From Prison to Paycheck: Helping Michigan’s Returning Citizens Succeed

30-2-2

In 2012, two Grand Rapids area businesses—Butterball Farms and Cascade Engineering—started the 30-2-2 Initiative as a goal to have 30 local companies hire at least two ex-offenders for at least two years. Under the leadership of Mark Peters and Fred Keller, respectively, the 30-2-2 Initiative recognized the community and corporate value of employing those who have served their time and paid their debt to society.

In addition, the United States Attorney’s Office for the Western District of Michigan, led by Patrick Miles, recognizes the need to improve prisoner re-entry efforts to prevent crime by curbing repeat offenses and re-victimizations.

In a nation where 600,000 people are released from state prisons annually, efforts to positively engage returning citizens are instrumental. Nationally, 67% of those released from state prisons re-offend within three years and are re-incarcerated. Michigan’s recidivism rate is lower
than the national average, but one of the primary reasons people re-offend is the lack of employment opportunity.

Michigan spends about $35,000 a year to keep an inmate behind bars, not including the costs of police and courts, lost wages and taxes, and squandered human potential. However, “provide a man or woman with a job, and that stops them from even contemplating crime,” says Jahaun McKinley, a young man who defied the odds when he landed a job at Cascade Engineering after his release from prison.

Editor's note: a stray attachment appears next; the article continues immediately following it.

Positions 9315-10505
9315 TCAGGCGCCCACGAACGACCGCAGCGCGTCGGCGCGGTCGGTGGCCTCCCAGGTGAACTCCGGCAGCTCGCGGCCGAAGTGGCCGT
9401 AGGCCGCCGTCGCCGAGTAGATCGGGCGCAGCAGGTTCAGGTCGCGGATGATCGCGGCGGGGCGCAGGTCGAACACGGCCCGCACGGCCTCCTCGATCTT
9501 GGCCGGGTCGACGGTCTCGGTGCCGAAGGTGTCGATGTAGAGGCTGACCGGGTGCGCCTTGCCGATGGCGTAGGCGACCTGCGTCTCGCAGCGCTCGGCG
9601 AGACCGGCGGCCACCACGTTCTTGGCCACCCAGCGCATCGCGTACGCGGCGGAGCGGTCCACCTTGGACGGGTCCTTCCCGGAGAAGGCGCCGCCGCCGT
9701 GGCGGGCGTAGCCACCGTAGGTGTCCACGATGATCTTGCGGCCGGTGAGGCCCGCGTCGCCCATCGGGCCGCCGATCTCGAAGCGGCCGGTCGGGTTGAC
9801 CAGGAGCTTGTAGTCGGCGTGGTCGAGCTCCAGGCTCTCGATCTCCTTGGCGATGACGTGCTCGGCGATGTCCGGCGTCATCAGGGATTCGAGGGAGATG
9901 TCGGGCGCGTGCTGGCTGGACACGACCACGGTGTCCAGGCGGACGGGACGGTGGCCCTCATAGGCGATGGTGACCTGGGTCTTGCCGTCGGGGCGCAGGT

In an effort to connect more people like Jahaun with West Michigan companies (many of whom are actively looking for good employees), the U.S. Attorney’s office is working with the 30-2-2 Initiative. Among other things, the 30-2-2 Initiative seeks to build the business case for removing employment barriers for people returning to their communities. Over 15 employers have signed on so far.

The U.S. Attorney’s Office and 30-2-2 will host an employer summit on Thursday, May 26, 2016 from 9:00 – 11:00 a.m. at the WMU-Cooley Law School to educate local companies and community partners about 30-2-2 and invite them to join. Please save the date and watch for details regarding registration and meeting rooms.

Contact Tracey Weaver Brame, assistant dean at WMU-Cooley Law School, 616.301.6800 x 6919 or Carrie Link, assistant to the CEO from Butterball Farms at 616.243.0105 for more information.


This guest article first appeared in the May 2016 edition of The Chamber News. Visit www.grandrapids.org/business-advice to find more thought leadership like this.